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posted 18 Aug 2016, 16:02 by Fran Brady

This piece, which I read at Howden Park Centre in Livingston on 19th August 2016, is from my fourth and forthcoming novel, ‘The Ghost of Erraid’, which is set in the 1920’s on the Isle of Mull. It revolves around a lighthouse keeper’s family, recently arrived on the island. The voice is that of twelve-year-old Liza. 


The Northern Lighthouse Board supplies furnished accommodation and carries out regular inspections without warning.  A man from the Board is coming to inspect the family’s cottage the following day . . .



    ‘We’ll be fine, Mother. I polished the doorstep and knocker a couple o’ days ago. And everything else is  . . .’ I glanced round the kitchen. It looked fine to me.

    ‘What are you talking about?’ demanded Father. ‘What’s the Board man looking for?’

   Mother made an effort to sound calm. ‘It’s just to make sure we’re looking after the stuff they’ve given us. Like Liza says, it’s nothing to worry about.’

     Father too looked round the room, trying to see it with an inspector’s eye. But he had no yardstick for this kind of scrutiny and quickly gave up. He stomped out of the house shouting over his shoulder: ‘God help the pair o’ ye if we fail this inspection.’

    ‘Will I put on my ‘dirties’ apron, Mother? Are we going to be cleaning?’

    ‘No, we are not,’ she said with a defiant tilt of her head. ‘Inspection indeed! I don’t need any pipsqueak pen-pusher from the Board showing me how to run my house.’

    ‘But Father said . . .’

    ‘And what does he ken about keeping a house clean? All he ever does is make a mess of it with his socks and drawers flung on the floor and his cigarette ash everywhere.’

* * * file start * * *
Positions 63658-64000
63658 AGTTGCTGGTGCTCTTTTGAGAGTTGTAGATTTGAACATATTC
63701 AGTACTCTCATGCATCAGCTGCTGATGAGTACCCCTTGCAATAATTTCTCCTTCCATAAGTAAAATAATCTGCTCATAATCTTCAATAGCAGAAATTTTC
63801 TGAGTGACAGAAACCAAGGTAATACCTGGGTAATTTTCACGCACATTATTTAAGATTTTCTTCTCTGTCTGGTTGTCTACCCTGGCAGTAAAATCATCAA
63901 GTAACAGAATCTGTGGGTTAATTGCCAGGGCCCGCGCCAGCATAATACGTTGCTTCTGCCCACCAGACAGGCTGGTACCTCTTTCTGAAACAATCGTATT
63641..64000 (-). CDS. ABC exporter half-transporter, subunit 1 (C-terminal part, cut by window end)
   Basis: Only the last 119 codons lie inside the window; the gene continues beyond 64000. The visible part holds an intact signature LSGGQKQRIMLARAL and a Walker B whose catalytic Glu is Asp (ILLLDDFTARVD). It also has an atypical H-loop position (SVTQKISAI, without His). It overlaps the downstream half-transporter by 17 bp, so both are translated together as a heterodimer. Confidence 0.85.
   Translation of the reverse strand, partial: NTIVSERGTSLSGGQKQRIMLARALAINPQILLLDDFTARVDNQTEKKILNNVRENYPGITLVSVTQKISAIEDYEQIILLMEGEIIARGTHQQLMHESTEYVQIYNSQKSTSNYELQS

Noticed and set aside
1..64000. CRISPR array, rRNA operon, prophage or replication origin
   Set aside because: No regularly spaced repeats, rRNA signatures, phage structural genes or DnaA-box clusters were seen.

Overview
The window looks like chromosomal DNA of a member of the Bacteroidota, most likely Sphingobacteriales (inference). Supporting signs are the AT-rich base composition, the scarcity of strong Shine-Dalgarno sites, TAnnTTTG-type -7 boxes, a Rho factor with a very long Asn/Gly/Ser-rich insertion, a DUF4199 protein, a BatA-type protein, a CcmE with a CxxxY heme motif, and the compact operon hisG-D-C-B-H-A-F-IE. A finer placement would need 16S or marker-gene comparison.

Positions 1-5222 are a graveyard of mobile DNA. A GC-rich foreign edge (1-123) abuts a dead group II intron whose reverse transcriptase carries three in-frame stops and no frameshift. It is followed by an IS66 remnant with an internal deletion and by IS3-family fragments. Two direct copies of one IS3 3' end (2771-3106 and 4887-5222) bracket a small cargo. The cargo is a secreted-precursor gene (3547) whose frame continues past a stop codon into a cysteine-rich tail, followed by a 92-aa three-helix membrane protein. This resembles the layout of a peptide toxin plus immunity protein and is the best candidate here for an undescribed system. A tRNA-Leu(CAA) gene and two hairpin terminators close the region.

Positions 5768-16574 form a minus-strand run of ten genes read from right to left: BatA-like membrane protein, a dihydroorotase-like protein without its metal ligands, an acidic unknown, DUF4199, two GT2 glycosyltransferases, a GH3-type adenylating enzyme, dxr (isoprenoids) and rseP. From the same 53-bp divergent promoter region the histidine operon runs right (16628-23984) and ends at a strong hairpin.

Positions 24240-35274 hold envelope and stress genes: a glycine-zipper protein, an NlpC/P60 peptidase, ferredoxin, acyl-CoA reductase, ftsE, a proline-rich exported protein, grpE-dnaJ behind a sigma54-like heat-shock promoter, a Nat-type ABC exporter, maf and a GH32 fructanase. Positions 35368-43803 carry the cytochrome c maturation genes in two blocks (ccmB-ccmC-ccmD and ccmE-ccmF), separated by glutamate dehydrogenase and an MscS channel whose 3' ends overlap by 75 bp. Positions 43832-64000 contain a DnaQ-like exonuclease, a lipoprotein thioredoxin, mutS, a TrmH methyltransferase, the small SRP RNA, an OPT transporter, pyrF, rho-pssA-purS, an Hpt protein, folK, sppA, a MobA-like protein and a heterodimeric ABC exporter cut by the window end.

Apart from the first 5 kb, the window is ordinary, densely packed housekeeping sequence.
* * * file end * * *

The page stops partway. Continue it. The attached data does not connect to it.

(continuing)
She was brave was Mother – when Father wasn’t there.


   For all her bravado, she soon had me black-leading the range and shining the knobs of its four little doors while she changed the bed linen and polished the furniture. She had us up with the lark next day, on a dark, dingy November morning. I would not have believed there was anything left to dust, wash or polish but, as Gerry and I sat supping our porridge at the table, she was rubbing away at the carvings on its legs with an old toothbrush.

   ‘Now, finish up your breakfast and get ready to go out,’ she said.

   ‘Where to?’ asked Gerry.

   ‘Just out to play. I want you two out of the house before the man comes.’

   ‘What for?’

   ‘So that I can get the last minute jobs done and know one of you won’t undo them again before he comes.’

   ‘What sort of jobs?’

   ‘Tidying the shoe-rack, sweeping the floor, going over the windows with the shammy . . .’

   ‘Why is it called a shammy?’ asked Gerry.

   ‘How would I know? Get on with your porridge. I’m clearing this table in two minutes whether you’ve finished or not.’

   ‘Is it because it’s like a kiddy-on thing?’

   ‘What are you talking about now?’

   ‘Like when we say something’s a sham. Is it a sham for a duster?’

   ‘Oh, Gerry . . .’